Audi aims to inject a little more fun into its SUV line-up with this more compact and affordable Q2 model. It's aimed at customers wanting a Nissan Juke-style small Crossover but requiring a little more class and quality. In short, this is a new direction for the Ingolstadt brand.
The Q2 is available with a selection of five different engines. Along with a 116PS 1.0-litre three-cylinder TFSI, a four-cylinder 150PS 1.4-litre TSI petrol unit is being offered with the brand's clever 'Cylinder on Demand' system. In addition, there's a 190PS 2.0 TSI powerplant. Two four-cylinder diesel engines are available with 1.6 and 2.0 litres of displacement and outputs of 116PS and 150PS. You have to get one of the 2.0-litre units to get the option of quattro 4WD. As an alternative to the six-speed manual transmission, Audi also offers the S tronic dual clutch transmission with seven speeds for all engines bar the entry-level 1.0-litre unit and you have to have it with the top 2.0-litre petrol model.
Installed at the rear on the front-wheel drive versions is a semi-independent suspension, while the quattro models have a four-link suspension. Progressive steering is standard in all variants. It varies the steering gear ratio as a function of the steering input; the ratio is made more direct with large steering movements. Adaptive dampers are available as an option, as is the Audi drive select system with which drivers can set an individual characteristic for their Q2.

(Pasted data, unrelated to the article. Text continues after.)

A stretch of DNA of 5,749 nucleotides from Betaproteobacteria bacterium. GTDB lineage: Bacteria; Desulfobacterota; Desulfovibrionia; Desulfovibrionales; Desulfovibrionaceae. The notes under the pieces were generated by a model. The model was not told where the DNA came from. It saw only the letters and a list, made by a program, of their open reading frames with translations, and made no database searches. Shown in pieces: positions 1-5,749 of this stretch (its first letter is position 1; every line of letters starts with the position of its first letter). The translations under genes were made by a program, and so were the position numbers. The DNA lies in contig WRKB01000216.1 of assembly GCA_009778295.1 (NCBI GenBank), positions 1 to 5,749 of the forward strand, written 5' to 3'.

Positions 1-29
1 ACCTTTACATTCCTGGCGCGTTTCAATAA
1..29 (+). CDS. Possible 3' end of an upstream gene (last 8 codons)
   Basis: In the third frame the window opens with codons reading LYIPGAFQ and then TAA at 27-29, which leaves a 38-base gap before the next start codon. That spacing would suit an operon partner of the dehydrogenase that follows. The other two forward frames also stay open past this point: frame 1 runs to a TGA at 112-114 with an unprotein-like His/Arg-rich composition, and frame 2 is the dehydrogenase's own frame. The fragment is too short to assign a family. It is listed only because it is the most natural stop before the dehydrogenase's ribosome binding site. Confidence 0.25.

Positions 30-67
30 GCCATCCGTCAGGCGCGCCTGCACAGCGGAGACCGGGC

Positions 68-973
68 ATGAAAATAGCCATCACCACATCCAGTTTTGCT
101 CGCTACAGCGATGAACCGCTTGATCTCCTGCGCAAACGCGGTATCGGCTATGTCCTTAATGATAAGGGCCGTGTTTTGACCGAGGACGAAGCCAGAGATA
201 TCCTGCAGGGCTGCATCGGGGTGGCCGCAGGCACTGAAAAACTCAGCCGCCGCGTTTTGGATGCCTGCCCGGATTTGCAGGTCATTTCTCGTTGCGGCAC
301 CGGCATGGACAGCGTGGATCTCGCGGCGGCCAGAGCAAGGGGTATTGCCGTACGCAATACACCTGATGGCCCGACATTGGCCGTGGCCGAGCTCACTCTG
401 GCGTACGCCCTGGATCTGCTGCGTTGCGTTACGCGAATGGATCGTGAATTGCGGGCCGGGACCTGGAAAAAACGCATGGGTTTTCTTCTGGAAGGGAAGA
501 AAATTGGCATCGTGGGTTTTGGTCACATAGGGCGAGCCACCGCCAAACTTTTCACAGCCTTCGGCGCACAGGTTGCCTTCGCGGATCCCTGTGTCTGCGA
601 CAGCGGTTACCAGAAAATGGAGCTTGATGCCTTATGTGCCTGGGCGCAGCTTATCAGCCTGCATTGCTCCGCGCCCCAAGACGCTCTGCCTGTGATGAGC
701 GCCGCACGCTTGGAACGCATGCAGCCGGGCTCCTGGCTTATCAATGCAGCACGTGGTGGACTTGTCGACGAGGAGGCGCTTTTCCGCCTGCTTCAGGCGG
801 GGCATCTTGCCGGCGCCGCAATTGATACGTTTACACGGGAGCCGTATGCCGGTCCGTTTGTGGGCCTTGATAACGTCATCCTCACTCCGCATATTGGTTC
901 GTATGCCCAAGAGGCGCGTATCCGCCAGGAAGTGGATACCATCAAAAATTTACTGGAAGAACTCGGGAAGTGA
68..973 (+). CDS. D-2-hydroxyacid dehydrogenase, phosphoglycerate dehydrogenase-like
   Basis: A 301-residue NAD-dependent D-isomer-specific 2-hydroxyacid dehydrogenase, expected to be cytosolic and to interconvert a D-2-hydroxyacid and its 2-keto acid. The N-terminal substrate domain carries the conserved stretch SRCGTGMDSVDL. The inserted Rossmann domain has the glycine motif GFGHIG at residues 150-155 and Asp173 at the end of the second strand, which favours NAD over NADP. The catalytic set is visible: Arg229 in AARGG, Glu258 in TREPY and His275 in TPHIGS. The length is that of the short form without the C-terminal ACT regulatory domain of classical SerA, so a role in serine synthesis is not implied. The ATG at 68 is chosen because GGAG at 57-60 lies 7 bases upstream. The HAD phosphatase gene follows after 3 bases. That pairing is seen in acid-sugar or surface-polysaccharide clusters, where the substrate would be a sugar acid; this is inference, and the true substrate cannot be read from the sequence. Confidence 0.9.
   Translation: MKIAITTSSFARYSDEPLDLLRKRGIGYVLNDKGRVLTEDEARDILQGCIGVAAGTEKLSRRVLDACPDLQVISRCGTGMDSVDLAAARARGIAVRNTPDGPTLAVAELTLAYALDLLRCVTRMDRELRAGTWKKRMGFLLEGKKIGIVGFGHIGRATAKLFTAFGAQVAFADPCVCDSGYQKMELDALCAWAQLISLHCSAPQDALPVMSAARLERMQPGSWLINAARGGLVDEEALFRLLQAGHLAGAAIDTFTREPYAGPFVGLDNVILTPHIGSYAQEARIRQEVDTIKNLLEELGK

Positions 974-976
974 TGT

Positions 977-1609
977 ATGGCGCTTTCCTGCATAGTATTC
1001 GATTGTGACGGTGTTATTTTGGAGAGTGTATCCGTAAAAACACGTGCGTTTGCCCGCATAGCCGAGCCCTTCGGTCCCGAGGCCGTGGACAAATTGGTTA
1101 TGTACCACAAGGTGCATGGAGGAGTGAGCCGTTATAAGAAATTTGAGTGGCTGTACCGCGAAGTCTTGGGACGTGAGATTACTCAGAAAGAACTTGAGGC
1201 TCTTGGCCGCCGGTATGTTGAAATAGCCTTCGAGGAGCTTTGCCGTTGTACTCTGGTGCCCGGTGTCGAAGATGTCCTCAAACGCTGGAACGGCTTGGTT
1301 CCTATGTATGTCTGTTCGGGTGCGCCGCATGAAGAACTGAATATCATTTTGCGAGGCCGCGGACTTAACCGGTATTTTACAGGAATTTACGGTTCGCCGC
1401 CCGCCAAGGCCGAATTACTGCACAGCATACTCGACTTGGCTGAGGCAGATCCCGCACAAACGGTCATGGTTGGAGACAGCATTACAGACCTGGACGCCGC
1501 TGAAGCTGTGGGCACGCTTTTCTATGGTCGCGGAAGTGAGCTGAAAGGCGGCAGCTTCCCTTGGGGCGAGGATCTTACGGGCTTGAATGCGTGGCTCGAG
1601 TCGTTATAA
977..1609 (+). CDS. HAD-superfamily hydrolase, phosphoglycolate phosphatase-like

The Q2 certainly looks distinctive with its 'floating blade' C-pillar and colourful trimming. It's slightly shorter and narrower than an A3 hatch and boasts a complex shape that shows a lot of vertices and edges. At the front, a strong image is created by the high-mounted Singleframe grille and the large air inlets. In profile, the high shoulder line is especially eye-catching as are the concave flanks in the door area.
Practically, the Q2 fulfils the fundamental expectations of an SUV with a high entry, good visibility and a large luggage compartment (405 to 1,050-litres of capacity), yet the driver's seat position is low in relation to the steering wheel as in an Audi saloon. Optional practical solutions are available such as a power tailgate and a three-way split rear bench backrest with cargo through-loading.
Inside, the standard MMI infotainment screen is positioned high on the instrument panel. The system can be operated by a rotary/push-button control and two buttons on the centre tunnel. When MMI navigation plus with MMI touch is ordered, the user also gets a touchpad on the central control element. In addition, the system can be controlled by natural language operation and the integrated MMI search set-up.
In some ways, you wonder why it took Audi so long to enter the small Crossover market. Yes, it's had its Q3 model in campaigning here, but that car has proved to be a little too pricey to interest the Juke and Captur crowd. This car will still require such people to take a long hard look at their bank balances but it'll certainly be more accessible.
Potential buyers will like the styling, the technology and possibilities for personalisation. The result is a car that will usefully widen Audi's market reach.Click here to find out more about our Audi Q2 range